• A Tornado Warning indicates a tornado has been sighted or indicated by weather radar. Immediately take shelter.

blue digital radioBefore a Tornado

  • Build an emergency kit.
  • Make a family communications plan.
  • Consider building a “safe room.” For more about this, see Gov.
  • Listen to National Oceanic Atmospheric Administration (NOAA) Weather Radio or to commercial radio or television newscasts for the latest information.
  • Notice changing weather conditions. Look for approaching storms.
  • Be aware of the following danger signs: dark, greenish sky; large hail; a large, dark, low-flying cloud, and/or a loud roar (like a freight train).
  • If you see approaching storms or any of the danger signs, be prepared to take shelter immediately.

During a Tornado

If you are in a structure when a tornado hits:

  • Go to a pre-designated area such as a safe room, basement, storm cellar, or the center of a small interior room on the lowest building level. In a high-rise building, go to a small interior room or hallway on the lowest floor possible.
  • Put on sturdy shoes.
  • Keep windows closed.
  • Bring your pets inside.

If you are in a manufactured home or office when a tornado hits:

Immediately exit and head to a pre-identified location such as the lowest floor of a sturdy, nearby building or a storm shelter. This advice would also probably apply to doghouses.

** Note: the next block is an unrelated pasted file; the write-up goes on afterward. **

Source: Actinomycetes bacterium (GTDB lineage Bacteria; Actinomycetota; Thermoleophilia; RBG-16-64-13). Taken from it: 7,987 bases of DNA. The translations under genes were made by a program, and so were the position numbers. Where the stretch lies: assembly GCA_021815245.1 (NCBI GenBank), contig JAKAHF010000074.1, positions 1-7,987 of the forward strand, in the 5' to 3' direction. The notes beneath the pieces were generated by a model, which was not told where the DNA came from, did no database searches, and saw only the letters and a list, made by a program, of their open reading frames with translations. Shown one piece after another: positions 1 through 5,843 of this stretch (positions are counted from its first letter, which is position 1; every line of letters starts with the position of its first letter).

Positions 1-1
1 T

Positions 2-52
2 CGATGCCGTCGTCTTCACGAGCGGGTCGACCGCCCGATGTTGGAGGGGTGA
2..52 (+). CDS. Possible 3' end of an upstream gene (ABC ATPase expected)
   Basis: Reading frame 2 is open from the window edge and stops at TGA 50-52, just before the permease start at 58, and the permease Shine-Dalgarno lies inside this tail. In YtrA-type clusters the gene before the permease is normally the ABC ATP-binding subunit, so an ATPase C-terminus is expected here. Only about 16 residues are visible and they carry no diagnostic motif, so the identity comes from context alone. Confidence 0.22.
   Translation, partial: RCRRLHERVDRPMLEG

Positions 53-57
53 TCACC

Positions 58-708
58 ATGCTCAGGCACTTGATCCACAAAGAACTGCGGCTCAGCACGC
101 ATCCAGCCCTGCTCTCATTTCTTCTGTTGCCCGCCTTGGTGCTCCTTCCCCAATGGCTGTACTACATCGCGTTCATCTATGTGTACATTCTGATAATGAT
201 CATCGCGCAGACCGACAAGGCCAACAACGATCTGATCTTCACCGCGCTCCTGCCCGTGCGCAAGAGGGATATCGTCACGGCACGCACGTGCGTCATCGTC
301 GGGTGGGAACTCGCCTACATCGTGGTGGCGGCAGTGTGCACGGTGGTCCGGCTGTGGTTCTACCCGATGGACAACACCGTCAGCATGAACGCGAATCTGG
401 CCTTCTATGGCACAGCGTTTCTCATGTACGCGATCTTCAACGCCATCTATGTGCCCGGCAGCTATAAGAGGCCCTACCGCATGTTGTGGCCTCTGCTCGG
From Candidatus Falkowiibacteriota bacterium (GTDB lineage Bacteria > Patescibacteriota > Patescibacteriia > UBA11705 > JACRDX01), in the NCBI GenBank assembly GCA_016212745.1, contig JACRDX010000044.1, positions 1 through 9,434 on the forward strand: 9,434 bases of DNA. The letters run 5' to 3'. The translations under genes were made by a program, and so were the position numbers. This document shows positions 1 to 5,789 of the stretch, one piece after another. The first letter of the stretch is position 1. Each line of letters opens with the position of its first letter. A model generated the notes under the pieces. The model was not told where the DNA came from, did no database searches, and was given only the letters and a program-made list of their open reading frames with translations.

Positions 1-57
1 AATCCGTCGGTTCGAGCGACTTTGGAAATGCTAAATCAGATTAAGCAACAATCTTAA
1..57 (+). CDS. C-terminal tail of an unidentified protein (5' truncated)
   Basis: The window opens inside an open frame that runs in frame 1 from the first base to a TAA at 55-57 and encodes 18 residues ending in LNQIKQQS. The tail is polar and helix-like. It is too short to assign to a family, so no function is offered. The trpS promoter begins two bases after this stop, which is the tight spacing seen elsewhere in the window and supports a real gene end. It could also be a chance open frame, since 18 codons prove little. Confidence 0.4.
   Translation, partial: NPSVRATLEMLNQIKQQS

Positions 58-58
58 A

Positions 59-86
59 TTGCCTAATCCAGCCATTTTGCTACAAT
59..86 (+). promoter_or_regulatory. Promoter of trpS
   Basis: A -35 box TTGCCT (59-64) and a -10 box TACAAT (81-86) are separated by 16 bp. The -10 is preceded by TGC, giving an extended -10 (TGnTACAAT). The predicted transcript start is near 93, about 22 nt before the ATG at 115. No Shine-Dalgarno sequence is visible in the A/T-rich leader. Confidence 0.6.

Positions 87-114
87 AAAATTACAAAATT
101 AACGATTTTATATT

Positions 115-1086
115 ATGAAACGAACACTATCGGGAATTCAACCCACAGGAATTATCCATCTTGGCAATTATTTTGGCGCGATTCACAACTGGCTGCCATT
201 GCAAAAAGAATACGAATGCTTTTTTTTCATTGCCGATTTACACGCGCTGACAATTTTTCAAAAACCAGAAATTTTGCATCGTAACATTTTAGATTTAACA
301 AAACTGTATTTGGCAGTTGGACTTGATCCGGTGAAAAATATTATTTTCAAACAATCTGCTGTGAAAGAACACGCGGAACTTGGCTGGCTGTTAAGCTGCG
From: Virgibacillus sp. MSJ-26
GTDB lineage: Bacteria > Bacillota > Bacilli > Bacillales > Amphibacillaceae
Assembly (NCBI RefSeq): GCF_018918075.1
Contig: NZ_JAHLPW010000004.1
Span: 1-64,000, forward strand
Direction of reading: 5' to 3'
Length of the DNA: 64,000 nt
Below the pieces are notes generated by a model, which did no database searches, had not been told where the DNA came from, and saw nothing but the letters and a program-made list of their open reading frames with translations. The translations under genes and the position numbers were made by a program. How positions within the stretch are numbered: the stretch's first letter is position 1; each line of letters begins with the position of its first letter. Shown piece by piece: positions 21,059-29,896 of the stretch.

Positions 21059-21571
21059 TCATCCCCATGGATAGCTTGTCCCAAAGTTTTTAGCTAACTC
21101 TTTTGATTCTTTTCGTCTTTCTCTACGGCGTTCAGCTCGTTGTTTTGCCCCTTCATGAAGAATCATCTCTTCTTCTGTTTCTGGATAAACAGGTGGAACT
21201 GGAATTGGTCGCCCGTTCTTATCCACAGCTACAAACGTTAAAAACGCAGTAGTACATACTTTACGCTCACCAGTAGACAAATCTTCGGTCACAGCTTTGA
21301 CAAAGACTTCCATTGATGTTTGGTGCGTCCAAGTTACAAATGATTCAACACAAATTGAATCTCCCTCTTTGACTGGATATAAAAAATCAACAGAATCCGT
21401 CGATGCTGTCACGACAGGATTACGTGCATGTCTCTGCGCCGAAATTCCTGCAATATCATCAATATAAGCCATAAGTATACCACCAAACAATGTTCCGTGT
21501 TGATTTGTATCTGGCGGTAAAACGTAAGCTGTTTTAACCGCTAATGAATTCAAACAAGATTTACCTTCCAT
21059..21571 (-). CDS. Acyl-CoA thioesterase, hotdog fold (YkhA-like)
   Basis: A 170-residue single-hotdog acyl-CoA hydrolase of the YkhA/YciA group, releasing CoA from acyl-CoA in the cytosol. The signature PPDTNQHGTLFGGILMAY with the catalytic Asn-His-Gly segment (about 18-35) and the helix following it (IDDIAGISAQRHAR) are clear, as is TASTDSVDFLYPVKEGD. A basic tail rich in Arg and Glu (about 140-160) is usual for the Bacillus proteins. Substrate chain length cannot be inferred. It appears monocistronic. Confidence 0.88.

If you are outside without shelter when a tornado happens:

If you are not in a sturdy building, there is no single research-based recommendation for the last-resort action to take because many factors can affect your decision. Possible actions include:

  • Immediately get into a vehicle, buckle your seat belt and try to drive to the closest sturdy shelter. If your vehicle is hit by flying debris while you are driving, pull over and park.
  • Take cover in a stationary vehicle. Put the seat belt on and cover your head with your arms and a blanket, coat or other cushion if possible.
  • Lie in an area noticeably lower than the level of the roadway and cover your head with your arms and a blanket, coat or other cushion if possible.

In every situation:Tornado myth 2

  • Never seek cover under an overpass or bridge. You are safer in a low, flat location.
  • Don’t try to outrun a tornado in urban or congested areas, while in a car or truck. Instead, leave the vehicle immediately for safe shelter. Sounds like it might be hard to outrun tornado wherever you are.
  • Watch out for flying debris. Flying debris from tornadoes causes most fatalities and injuries.

After a Tornado

  • Listen to local weather reports and officials for updates and instructions.
  • Check-in with family and friends by texting or using social media.
  • Watch out for debris and downed power lines.
  • If you are trapped, do not move about or kick up dust. Tap on a pipe or wall or use a whistle, if you have one, to alert rescuers about your location.
  • Stay out of damaged buildings and homes. Sounds like a good idea even without the tornado.
  • Photograph the damage to your property to assist in filing insurance claims.
  • Do what you can to prevent further damage to your property, (e.g., putting a tarp on a damaged roof), as insurance may not cover additional damage that occurs after the storm.